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Posted by on Feb 14, 2016 in Blog | 0 comments

Board Game Hacks – Big Potential for Cities & Public Involvement

GreaterPlaces and the Local Government Commission hosted Game Lab in a parklet at the 2016 New Partners for Smart Growth conference. It was a big hit, so we want to share highlights.

As background, we laid LOTS of game and craft supplies on a table to investigate game boards and smart growth.  As an example, Sarah Lewis re-imagined Chutes and Ladders as Streetcars and Stroads – a simple game of getting from Point A (in this case work) to Point B (home).  In creating a game for commuters, various squares showed how options and policies help or hinder getting home at night.

We also collected ideas from the crowd for “TOD: the Board Game.” (TOD=Transit Oriented Development)  In this case, we printed blank Trivial Pursuit boards to set up a “race to the center.” We invited passersby to write ideas that advance or hinder TOD for game cards. and got close to 75 ideas.  We hope to repeat game lab in other venues to get a robust collection of ideas – and strategies. Stay tuned.

In creating Game Lab, we reached out to the World Resources Institute’s Ross Center for Sustainable Cities.  They are creating games worldwide: from transportation to neighborhood improvement and more. WRI’s approach is helpful:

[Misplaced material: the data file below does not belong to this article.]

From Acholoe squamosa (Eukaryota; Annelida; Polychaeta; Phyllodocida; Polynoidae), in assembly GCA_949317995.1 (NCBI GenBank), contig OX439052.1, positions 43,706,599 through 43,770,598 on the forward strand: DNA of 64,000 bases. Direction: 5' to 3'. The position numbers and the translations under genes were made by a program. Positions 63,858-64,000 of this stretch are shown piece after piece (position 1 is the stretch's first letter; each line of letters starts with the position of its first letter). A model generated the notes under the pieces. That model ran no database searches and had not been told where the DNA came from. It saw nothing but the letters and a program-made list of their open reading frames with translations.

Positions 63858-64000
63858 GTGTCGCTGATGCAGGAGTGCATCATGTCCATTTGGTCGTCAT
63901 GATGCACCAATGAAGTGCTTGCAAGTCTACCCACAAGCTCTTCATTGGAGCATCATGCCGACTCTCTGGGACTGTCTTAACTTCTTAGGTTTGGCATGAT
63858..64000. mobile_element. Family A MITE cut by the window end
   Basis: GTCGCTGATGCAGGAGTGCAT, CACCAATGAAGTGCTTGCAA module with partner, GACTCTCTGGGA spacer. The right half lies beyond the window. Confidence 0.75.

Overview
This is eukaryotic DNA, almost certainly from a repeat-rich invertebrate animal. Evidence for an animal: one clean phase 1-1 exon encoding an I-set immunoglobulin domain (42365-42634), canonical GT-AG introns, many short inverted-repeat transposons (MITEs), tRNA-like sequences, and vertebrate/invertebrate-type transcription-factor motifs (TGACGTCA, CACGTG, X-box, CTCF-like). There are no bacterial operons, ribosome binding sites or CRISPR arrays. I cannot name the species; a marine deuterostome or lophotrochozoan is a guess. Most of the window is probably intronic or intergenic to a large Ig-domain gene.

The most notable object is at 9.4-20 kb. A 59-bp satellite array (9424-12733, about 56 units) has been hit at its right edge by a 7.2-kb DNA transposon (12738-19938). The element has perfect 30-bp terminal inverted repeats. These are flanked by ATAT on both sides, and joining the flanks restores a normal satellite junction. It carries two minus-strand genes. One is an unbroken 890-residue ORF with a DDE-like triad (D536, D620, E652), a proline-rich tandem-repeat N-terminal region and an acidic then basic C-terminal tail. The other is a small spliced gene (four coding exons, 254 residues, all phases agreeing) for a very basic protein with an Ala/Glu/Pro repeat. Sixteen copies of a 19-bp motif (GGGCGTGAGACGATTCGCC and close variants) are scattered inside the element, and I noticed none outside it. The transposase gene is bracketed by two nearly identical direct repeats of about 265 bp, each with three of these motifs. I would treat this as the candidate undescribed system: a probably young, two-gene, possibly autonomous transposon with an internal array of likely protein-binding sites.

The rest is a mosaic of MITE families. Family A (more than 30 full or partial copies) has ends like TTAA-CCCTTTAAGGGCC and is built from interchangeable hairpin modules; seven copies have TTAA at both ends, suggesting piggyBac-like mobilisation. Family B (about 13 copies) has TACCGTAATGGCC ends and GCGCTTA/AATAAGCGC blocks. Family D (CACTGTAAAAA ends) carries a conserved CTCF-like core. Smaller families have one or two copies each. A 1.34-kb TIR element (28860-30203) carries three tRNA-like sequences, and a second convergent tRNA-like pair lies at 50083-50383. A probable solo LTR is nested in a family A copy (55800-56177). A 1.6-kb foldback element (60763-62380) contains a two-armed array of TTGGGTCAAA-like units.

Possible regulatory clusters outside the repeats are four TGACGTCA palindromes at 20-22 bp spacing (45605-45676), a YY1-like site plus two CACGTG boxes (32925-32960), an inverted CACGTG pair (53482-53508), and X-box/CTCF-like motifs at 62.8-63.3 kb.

• Before designing any game, they engage the community to identify challenges and opportunities, often with a neighborhood walk.
  • Game strategies are deployed to help with role playing, understanding trade-offs, and creating strategies for solutions
  • In one instance, WRI used games to explain “Safe Access to Transit” manual.  This is a brilliant use of games since most manuals are long, technical and un-engaging.

    Courtesy World Resources Institute

    Courtesy World Resources Institute


At our table, we had insights:

  • Providing a fully-formed, simple game was critical to get visitors in game mode.
  • We bought small game parts from Amazon: spinner kits, dice, tokens, pawns and blank game boards (18X18 folding boards were really good). We also had 18 x 18 print outs of simple board games like Trivial Pursuit. Pinterest is a good source as is this web site.
  • We chose two simple game designs to mimic cities: Point A to Point B (Streetcars and Stroads) and Race to the Center (Trivial Pursuit) since both involved advancing to an end point.  As we go forward, we will need to think about how to weave in strategy.  For example, having players combine funding (common with transit funding) or use mix.

Here is our installation – stay tuned as we further develop the game.  Have ideas?  Use the comment section or @citydesigncards. Special thanks to WRI and Sahana Goswami who is leading efforts in India on game design and civic participation.



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